Irish Spirituality

click above to read in full (pdf)

See also: Our Mass, Our Life: Some Irish Traditions and Prayers
The Integral Irish Tradition
What is An Réalt?

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Posted on July 8, 2012, in CATHOLIC PAMPHLETS. Bookmark the permalink. 10 Comments.

  1. Thank the Lord there are still some good old Irish catholics, like Shane, still left in this putrid apostate World Church!

  2. Finally, you’re back.

  3. Always nice to be missed ;)

  4. Oh dear… only scanned this really but I think here we see the seeds of the 60s/70s Jesuit revolt in the final paras with the reference to ‘mere Latinism’ etc. and the glorification of the supposed “Irish Church”. As if it were anything without Rome. Maybe wrong, and this surely bears further reading, but still…

    • Jaykay, thanks for the welcome back! I think his point there about ‘mere Latinism’ is referring not to Roman authority as such but the tendency to see Catholicism as synonymous with Latinity (widespread in the 19th century) whereas the Church encompasses a wide range of liturgical traditions (Byzantine, Coptic, etc.) and (historically) diverse expressions within one rite (Sarum etc). The Church in medieval Europe could be quite heterogeneous in some of the ‘non-essentials’. I don’t think he’s disrespecting Rome, he was quite a conservative priest.

  5. Welcome back, too, Shane – I was checking regularly for signs of life so you must’ve been busy, mate. Although I’m sure the reason for the hiatus was not the Eucharistic Congress. I just checked out a youtube recording of the Mass and, apart from the latin bits – Credo III and Lauda Sion – it was a real NO mishmash with altar girls etc. And what about that utterly corney and neo-pagan carrying of the smoking bowls of incense by that fella and chick all albed up and roving around during the offertory incensation at the altar….a ‘let us offer each other the smoke of peace’ moment, no doubt! Sheesh!

  6. Very 1970ish indeed – but, from an Aussie perspective, the smoking bowls routine was obviously an extension of the indigenous/aboriginal ‘smoking ceremony’ carried out during the opening rites of the Mass of Beatification of Mother Mary of the Cross (Mary Mackillop) by Pope John Paul II at Royal Randwick Racecourse back c.1995 – blecchh – together with all (now) St Mary’s latter day disciples (the Sisters of St Joseph) feigning concelebration with outstretched hands.

    One wonders whether any ‘closure’ is to be had from these appalling examples of the enduring dynamic of the participative fetish! The folk organising these ‘liturgies’ are now so out of touch/unexposed to their Tradition that they have no objective yard stick nor sensible snout to assess their own DIY ‘liturgies’ against. Oh – and another thing – the absence of Sanctus bells at the consecration was both shriekingly telling and sad at a main Mass for a EUCHARISTIC CONGRESS.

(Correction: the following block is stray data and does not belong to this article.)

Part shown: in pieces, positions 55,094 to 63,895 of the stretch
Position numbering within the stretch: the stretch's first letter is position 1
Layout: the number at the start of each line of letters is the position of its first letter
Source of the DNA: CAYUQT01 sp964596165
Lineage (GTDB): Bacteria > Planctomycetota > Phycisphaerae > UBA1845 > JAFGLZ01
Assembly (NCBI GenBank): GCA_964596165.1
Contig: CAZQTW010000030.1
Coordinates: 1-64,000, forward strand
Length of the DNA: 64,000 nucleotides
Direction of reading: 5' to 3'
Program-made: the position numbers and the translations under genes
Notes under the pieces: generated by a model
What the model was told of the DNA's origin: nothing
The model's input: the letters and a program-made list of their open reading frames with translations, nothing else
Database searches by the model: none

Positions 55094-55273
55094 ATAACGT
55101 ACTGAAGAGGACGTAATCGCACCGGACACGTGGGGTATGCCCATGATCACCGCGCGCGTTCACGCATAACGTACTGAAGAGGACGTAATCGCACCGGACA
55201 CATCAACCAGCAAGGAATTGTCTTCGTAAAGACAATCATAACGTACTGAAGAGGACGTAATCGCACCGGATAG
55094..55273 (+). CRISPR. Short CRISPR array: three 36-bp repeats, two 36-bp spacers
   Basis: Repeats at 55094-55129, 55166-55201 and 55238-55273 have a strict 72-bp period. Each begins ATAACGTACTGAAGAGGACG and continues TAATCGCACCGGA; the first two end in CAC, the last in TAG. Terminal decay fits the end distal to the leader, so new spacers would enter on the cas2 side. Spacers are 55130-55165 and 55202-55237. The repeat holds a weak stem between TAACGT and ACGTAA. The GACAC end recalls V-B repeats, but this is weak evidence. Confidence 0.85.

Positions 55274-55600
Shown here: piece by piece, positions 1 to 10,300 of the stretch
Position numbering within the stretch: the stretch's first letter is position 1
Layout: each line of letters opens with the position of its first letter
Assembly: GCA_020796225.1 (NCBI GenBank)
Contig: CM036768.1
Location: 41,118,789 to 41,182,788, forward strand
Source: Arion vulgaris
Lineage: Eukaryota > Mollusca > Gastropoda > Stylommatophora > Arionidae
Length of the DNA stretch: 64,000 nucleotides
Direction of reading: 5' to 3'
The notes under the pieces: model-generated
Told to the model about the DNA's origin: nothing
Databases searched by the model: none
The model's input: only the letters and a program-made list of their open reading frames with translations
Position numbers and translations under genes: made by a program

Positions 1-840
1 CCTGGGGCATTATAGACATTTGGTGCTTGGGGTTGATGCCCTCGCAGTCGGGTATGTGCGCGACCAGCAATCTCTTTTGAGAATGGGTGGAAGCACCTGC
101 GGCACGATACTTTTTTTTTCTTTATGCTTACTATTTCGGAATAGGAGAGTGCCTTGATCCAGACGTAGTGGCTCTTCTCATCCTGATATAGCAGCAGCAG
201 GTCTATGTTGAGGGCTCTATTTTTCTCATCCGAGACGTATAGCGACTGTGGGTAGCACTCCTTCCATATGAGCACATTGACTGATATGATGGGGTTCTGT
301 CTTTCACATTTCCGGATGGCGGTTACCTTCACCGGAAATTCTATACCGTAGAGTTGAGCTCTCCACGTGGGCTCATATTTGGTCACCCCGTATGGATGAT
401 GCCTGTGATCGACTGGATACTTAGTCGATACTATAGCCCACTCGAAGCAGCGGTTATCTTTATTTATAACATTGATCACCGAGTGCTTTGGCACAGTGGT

I will turn my back on that and, as an antidote, read some of the excellent material you have provided from saner times! Keep up the good work, Shane!

  7. Shane: You are right! I certainly did a grave disservice to Fr. Ó Laoighire by just fast- scanning through the pdf, on a mobile browser, and not copping on that the entire final paras. are in fact a quote directly taken from a French author. Instead I just fixed on certain phrases (albeit betes noires to me) and took them entirely out of context.

    Having now had time to read the leaflet in its entirety I can see exactly how scholarly it is, and that the whole thrust, as you say, is in direct contravention to the hackneyed “Celtic Church” idea so beloved of our modern day wanna-be Cranmers, and affirms how much the real Celtic Church was firmly anchored to Rome and Tradition. Should be required reading for ACP members… yeah.

    I spared myself the sight of the final Mass of the Congress. Thankfully, from what I read. How amazing that they actually forced themselves to churn out Credo III – certainly the last time that’ll be heard by the majority of Irish Catholics attending (our Parish Mass yesterday managed to omit both Gloria and Creed). The whole dancing-around-with-an-insense-bowl thing is just so hackneyed, but our homegrown “liturgists” probably considered it cutting-edge stuff. Or maybe they imagined that’s what went on in their dreamtime version of the Celtic Church, with a bit of goddess-worship on the side. A large bit, probably.

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